Creating a system with BusyBox isn’t that much different than building any other open source project; in fact, the project uses some of the same build infrastructure and practices as the Linux kernel project.
Like the kernel, BusyBox has a menu-based configuration step where you can control how the application is built, followed by a build step that creates the binary. BusyBox also has an installation step that creates a minimal root file system containing all the symlinks for applications built into the BusyBox executable. The basic outline for building BusyBox is as follows:
Download the Software
As an example, you’ll use the 1.14.1 release on this page, but understand that the release will be different by the time this makes it to press: $ $ tar xjf busybox-1.14.1.tar.bz2
At this point, the busybox-1.14.1 directory has the sources for BusyBox ready for compilation. The source is also available using Git, by doing the following:
This creates a clone of the Git repository in the directory ./busybox. The Git clone process takes a few minutes, even with a fast Internet connection. If you want to follow a certain branch of BusyBox, use this command to fetch the changes for the branch
where <branch> is the version of BusyBox. In this example, using 14 for the branch fetches the changes for the 1.14.x line of development:
You should run these commands from the directory containing the Git repository; in this example, it’s ./busybox. Following a branch makes sense when you want to get just the minor changes for a release and not larger-scale changes that may affect your project.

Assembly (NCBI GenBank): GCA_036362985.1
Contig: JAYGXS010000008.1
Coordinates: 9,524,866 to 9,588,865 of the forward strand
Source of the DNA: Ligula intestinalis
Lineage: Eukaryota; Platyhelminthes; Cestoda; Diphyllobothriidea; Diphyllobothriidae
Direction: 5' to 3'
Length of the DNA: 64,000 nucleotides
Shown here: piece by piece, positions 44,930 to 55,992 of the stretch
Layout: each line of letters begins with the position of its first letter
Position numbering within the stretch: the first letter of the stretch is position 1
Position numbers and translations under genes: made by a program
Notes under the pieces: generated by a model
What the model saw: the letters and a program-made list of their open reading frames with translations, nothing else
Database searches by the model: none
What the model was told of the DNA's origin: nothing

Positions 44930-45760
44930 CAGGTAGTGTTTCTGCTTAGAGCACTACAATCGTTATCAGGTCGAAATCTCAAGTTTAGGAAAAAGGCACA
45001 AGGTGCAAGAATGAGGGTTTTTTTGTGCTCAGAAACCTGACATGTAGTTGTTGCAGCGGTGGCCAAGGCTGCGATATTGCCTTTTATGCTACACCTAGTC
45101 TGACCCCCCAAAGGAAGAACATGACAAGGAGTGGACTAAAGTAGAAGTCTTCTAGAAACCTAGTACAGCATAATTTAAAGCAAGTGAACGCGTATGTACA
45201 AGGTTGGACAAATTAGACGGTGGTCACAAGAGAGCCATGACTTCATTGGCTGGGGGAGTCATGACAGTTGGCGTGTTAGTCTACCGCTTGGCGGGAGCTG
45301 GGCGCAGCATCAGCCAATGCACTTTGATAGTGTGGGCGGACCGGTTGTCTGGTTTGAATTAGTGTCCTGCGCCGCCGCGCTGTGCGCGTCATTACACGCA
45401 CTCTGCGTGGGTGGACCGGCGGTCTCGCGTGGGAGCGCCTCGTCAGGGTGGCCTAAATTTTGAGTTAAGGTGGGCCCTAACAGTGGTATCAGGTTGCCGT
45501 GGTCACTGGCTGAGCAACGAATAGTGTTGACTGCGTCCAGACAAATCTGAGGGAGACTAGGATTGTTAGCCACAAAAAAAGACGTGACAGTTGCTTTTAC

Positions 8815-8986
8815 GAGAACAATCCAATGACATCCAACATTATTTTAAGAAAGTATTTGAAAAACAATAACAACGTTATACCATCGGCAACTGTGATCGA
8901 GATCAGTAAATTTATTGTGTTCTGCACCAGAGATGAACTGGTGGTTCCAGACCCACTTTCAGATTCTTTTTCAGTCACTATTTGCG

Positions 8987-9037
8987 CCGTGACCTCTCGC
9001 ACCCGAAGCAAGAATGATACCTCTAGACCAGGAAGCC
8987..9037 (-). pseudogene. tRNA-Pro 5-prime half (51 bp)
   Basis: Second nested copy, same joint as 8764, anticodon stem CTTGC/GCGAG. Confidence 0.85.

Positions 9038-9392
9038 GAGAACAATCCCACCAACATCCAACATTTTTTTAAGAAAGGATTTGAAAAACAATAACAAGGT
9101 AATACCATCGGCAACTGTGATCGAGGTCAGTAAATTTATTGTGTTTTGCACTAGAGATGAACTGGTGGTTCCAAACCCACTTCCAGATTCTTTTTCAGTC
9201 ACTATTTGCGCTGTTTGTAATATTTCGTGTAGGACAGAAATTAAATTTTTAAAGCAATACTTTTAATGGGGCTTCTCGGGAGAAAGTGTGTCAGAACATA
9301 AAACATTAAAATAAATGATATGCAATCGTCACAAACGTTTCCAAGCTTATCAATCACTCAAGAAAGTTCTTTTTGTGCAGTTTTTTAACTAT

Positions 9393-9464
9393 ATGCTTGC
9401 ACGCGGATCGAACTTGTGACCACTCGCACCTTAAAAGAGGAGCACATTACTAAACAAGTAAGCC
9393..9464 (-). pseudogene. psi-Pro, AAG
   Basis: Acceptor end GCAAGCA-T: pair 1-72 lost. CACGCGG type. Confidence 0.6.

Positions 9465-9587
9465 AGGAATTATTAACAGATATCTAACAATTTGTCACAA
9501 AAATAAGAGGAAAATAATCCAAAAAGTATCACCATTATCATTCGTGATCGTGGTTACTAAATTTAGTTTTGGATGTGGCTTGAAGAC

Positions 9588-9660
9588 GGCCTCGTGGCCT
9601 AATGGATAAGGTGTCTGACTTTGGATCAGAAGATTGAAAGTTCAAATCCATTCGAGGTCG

BusyBox must be configured before being built. In the configuration process, you specify what applets to compile and how to build the project. The system used is the same as the Linux kernel, so when you do the following $ make; enuconfig you see a very familiar interface.
When you’re running the configuration for the first time, no applets have been selected, meaning the root file system doesn’t have anything to run. This is probably not you want. Selecting a minimal set of applets requires much tedious clicking, even after you know what constitutes a minimum set of applets. In order to get a set of applets approximating what would be on a desktop system, do the following:$ make defconfig
The configuration process shows how it’s configured by producing the following output:
The default configuration isn’t the smallest configuration. It contains nearly all of the applets, but it’s the fastest and easiest way to get started. When you need to economize on space, you can reduce the number of applets to what your system needs, but that’s a matter of economization.
Linux Embedded systems Related Tutorials
Linux Embedded systems Related Interview Questions
|Linux Embedded systems Interview Questions||Red Hat Linux Essentials Interview Questions|
|Red Hat Linux System Administration Interview Questions||Ubuntu Certified Professional Interview Questions|
|IBM AIX Interview Questions||Solaris Interview Questions|
|HP-ux 11iv3 system administration Interview Questions||Red Hat cluster Interview Questions|
|Embedded C Interview Questions||Unix/Linux Interview Questions|
|Unix Shell Scripting Interview Questions||Solaris Administrator Interview Questions|
Linux Embedded systems Related Practice Tests
|Linux Embedded systems Practice Tests||Red Hat Linux Essentials Practice Tests|
|Red Hat Linux System Administration Practice Tests||Ubuntu Certified Professional Practice Tests|
|IBM AIX Practice Tests||Solaris Practice Tests|
|HP-ux 11iv3 system administration Practice Tests|
All rights reserved © 2020 Wisdom IT Services India Pvt. Ltd
Wisdomjobs.com is one of the best job search sites in India.